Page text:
We can’t help but notice that the home values are rising. We read the papers, see the news on T.V. and hear the radio announcers as we drive to work…all taking about the changes in the local market!
So, when a real estate agent shares the great news to a seller about their home values, I see more often than not…the seller demanding still another (higher) dollar amount considerably higher than what the agent and the comparable sales justified. Many agents express the same frustration time and time again, stating “It was the seller’s price!” as if to avoid embarrassment.
In some rare cases, ‘over-pricing’ a home can be explained because of simply no justifiable comparable sales, although many times, this ‘Fantasy Land; pricing, stalls sales, confuses buyers and in the end…can cost you (the seller) time and money.
It is more interesting how some sellers will base their prices on other similar active listings (properties that have not even sold yet) where as the true value is only from recent sales if they are comparable in size, condition and location.
The ‘Fantasy Land’ seller influences other sellers and it becomes contagious in the marketplace. On the slim chance that a buyer chooses to perform on an overpriced listing, (and financing is needed to complete the sale…) the appraiser is usually the one to blame when value is not found. Appraisers must justify several similar comparable sales in their report and without justification of value, the appraiser must share the facts. Local agents are seeing a high number of properties coming ‘back on the market’, and this is the most common reason.
The ‘Fantasy Land’ seller is the seller who dreams of big numbers. Possibly has a high mortgage or possibly plans on moving up to a larger home and simply needs more money. I guess we can’t blame them from trying, as everyone wants more these days. The fact is, that if every seller had this notion, soon the tables would shift and buyers would be able to sway the market and offer ‘below asking prices’ on properties…commonly known as a ‘buyers market. With a shortage of listings and more buyers than sellers, this creates a ‘sellers market’.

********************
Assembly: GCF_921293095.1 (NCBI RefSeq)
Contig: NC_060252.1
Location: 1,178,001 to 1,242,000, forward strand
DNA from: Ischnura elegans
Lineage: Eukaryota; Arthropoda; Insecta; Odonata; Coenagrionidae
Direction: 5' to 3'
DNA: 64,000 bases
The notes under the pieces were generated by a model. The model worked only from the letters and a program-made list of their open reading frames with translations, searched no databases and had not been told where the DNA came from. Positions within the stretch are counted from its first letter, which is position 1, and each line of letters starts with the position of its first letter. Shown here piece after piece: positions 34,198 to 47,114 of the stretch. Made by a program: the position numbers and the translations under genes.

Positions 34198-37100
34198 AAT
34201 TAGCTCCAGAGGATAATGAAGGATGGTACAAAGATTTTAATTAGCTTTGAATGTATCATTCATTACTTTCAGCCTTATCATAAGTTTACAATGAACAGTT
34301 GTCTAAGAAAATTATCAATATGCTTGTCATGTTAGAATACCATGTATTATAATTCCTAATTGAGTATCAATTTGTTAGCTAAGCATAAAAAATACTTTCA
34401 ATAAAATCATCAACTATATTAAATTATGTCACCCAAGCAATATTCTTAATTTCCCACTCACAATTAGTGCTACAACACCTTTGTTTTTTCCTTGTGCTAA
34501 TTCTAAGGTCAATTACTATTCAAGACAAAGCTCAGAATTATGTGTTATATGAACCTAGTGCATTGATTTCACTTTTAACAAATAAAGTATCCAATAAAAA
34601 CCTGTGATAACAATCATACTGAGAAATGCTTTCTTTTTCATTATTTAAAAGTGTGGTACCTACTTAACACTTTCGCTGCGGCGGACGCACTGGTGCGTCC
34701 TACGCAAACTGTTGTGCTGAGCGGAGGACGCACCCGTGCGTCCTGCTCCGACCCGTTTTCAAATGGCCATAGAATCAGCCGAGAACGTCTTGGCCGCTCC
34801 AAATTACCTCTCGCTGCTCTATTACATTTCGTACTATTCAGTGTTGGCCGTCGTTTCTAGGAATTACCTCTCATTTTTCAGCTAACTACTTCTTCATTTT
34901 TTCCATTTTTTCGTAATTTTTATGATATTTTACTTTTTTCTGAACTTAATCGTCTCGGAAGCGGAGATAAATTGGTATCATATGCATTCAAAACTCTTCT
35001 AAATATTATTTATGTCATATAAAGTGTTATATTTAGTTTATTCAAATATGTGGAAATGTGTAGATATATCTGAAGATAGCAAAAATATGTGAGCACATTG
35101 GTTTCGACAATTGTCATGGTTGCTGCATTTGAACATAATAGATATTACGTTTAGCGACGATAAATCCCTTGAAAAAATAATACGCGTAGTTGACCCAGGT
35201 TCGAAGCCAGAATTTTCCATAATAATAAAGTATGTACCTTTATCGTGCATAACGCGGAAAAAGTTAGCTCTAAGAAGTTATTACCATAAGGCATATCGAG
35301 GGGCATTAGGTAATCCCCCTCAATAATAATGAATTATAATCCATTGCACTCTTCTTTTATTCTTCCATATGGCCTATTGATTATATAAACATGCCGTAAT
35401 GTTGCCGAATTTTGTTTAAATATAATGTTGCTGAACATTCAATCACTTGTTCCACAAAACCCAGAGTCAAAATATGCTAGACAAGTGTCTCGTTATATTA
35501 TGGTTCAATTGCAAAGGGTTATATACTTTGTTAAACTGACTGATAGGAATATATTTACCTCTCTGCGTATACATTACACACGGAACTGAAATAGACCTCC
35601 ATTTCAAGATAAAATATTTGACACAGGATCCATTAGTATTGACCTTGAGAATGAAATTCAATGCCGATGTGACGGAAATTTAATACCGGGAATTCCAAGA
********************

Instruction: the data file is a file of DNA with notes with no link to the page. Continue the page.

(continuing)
The key to effective pricing Scott Cary says, “..is to first study comparable sales, second, evaluate the inventory levels with area sales records. Finally, come up with the highest and best price the home will bring once the home is exposed effectively on the open market in a reasonable period of time.”
The reality is that a home is only worth what a buyer is willing to pay and a seller is willing to accept. If we can’t agree on the ‘fair’ purchase price…the property sits on the market and possibly never sells. This strategy often making other properties appear to be a better bargain, as today’s home shoppers are driven to a good or fair value.
It’s important for the seller to review the data the real estate agent provides in the market evaluation in order to make sense of the current market conditions.
Some sellers may choose to even pay an appraiser for a complete evaluation, although it’s important to understand that the appraised value is also subjective and generally not transferable to the future buyer’s lender. The lesson here is to price your property correctly in the beginning. In most cases the first offer is usually the best offer!
Did your agent BUY your listing?
It’s shameful to think that this happens, although in this changing real estate market…it happens more often than you may think. It’s probably more evident in the ‘low inventory’ markets, where we see more and more examples of overpriced properties on the market.
In the Greater Central Valley, in Northern California, Scott Cary shared an example of one particular property owner who chose one agent over another because of the 20% increase in a suggested list price. We all know the outcome of this story…The property did not sell and they seller lost out on other opportunities!
The huge disadvantage to a seller when they fall in love with the ‘Fantasy Land’ number…is they lose time & money! – When the agent misrepresents property values it hurts more than just the seller! Obviously, both the seller and the agent are to blame, where the sellers “Fantasy Land’ dream of more money never became reality…the agents desperate call for acceptance in getting a new listing falls short in the end and they only managed to put up a sign with no results.
The reality is this type of agent hopes that the seller will either become more motivated…over time, (possibly believing the previous agents lower number as time goes on…) at which time the agent will push for a drastic price reduction, or the seller will wait – hoping for the right ‘Fantasy Land’ buyer…a real miracle to say the least.
In the end, the seller soon realizes this was the wrong approach…the listing expires only after the agent spent for to much time and money trying to promote an over-priced listing-just to get no results.
No surprise to the other agents in the marketplace though, as most agents wait and watch as the second agent comes along and meets a more educated seller (this time) who now re-listed the home with an agent and priced it right!
So the obvious advice from a real estate blogger who has seen most everything in the crazy, unpredictable real estate market…do you homework and study the comparable sales in your area so you can avoid the frustrations of being an over-priced listing.